JPM-Hit by the limits of statistics?
We are amazed by the many articles discussing (and giving advice) the JPM “perfectly hedged” trading CIO book, by mainly journalists that don’t understand risk, trading nor (the) greeks. JPM, claiming to have one of the world’s most sophisticated risk management, has apparently lost at least 2 billion USD. What actually happened will probably never hit the media. While journalists debate whether or not to drop VaR as a risk measure, we think it is appropriate to review an old article from Nassim Taleb, one of few clever minds when it comes to understanding “real” risks. From Taleb’s Fourth Quadrant, via Edge.
Statistical and applied probabilistic knowledge is the core of knowledge; statistics is what tells you if something is true, false, or merely anecdotal; it is the “logic of science”; it is the instrument of risk-taking; it is the applied tools of epistemology; you can’t be a modern intellectual and not think probabilistically—but… let’s not be suckers. The problem is much more complicated than it seems to the casual, mechanistic user who picked it up in graduate school. Statistics can fool you. In fact it is fooling your government right now. It can even bankrupt the system (let’s face it: use of probabilistic methods for the estimation of risks did just blow up the banking system).
The current subprime crisis has been doing wonders for the reception of any ideas about probability-driven claims in science, particularly in social science, economics, and “econometrics” (quantitative economics). Clearly, with current International Monetary Fund estimates of the costs of the 2007-2008 subprime crisis, the banking system seems to have lost more on risk taking (from the failures of quantitative risk management) than every penny banks ever earned taking risks. But it was easy to see from the past that the pilot did not have the qualifications to fly the plane and was using the wrong navigation tools: The same happened in 1983 with money center banks losing cumulatively every penny ever made, and in 1991-1992 when the Savings and Loans industry became history.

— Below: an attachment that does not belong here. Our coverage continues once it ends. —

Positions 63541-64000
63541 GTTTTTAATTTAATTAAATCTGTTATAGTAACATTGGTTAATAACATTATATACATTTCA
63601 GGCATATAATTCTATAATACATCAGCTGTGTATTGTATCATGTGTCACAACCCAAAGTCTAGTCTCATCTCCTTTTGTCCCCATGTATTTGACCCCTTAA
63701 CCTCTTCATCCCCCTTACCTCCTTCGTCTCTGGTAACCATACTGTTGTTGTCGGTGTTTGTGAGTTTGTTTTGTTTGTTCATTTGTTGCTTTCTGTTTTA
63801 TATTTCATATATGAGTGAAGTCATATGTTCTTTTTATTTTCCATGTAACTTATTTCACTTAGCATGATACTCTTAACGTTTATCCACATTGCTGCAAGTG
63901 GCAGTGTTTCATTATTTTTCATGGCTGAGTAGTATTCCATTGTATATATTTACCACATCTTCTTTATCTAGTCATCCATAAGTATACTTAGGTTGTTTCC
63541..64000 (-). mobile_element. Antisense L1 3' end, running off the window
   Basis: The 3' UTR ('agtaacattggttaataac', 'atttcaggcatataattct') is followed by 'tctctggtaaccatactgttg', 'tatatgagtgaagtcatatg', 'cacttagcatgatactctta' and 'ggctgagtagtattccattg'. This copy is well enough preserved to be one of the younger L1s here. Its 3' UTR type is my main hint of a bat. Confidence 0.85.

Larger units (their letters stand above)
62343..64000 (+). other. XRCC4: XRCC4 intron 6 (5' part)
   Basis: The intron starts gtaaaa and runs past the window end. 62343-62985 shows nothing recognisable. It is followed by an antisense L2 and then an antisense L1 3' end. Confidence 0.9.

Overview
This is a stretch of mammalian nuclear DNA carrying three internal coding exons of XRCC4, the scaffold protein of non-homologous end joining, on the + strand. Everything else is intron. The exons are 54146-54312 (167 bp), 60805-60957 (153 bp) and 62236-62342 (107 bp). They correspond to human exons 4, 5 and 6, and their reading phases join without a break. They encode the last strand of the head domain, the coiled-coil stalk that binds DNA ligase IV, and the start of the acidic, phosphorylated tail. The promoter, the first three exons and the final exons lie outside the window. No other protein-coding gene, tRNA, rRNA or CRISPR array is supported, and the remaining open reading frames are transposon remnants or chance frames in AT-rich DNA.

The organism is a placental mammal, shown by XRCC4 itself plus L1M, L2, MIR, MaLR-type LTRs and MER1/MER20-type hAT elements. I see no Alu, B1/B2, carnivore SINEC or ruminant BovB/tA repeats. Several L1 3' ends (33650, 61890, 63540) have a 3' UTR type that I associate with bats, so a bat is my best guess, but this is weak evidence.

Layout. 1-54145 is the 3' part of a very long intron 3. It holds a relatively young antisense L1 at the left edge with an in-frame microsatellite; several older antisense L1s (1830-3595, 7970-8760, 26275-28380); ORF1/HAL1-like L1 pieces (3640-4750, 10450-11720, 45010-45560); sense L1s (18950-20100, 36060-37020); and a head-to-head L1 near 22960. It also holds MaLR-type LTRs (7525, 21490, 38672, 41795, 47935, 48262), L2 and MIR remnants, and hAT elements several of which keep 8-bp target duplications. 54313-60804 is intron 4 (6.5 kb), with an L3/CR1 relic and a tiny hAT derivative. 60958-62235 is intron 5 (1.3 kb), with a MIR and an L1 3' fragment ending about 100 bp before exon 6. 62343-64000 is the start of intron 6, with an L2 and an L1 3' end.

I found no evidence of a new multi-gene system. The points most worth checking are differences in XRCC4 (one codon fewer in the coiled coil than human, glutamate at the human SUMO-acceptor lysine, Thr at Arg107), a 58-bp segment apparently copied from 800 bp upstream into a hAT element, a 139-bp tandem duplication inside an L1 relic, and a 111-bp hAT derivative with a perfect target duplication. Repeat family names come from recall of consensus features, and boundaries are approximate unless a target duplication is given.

It appears that financial institutions earn money on transactions (say fees on your mother-in-law’s checking account) and lose everything taking risks they don’t understand. I want this to stop, and stop now— the current patching by the banking establishment worldwide is akin to using the same doctor to cure the patient when the doctor has a track record of systematically killing them. And this is not limited to banking—I generalize to an entire class of random variables that do not have the structure we thing they have, in which we can be suckers.
And we are beyond suckers: not only, for socio-economic and other nonlinear, complicated variables, we are riding in a bus driven a blindfolded driver, but we refuse to acknowledge it in spite of the evidence, which to me is a pathological problem with academia. After 1998, when a “Nobel-crowned” collection of people (and the crème de la crème of the financial economics establishment) blew up Long Term Capital Management, a hedge fund, because the “scientific” methods they used misestimated the role of the rare event, such methodologies and such claims on understanding risks of rare events should have been discredited. Yet the Fed helped their bailoutand exposure to rare events (and model error) patently increased exponentially (as we can see from banks’ swelling portfolios of derivatives that we do not understand).
Are we using models of uncertainty to produce certainties?
Full article here.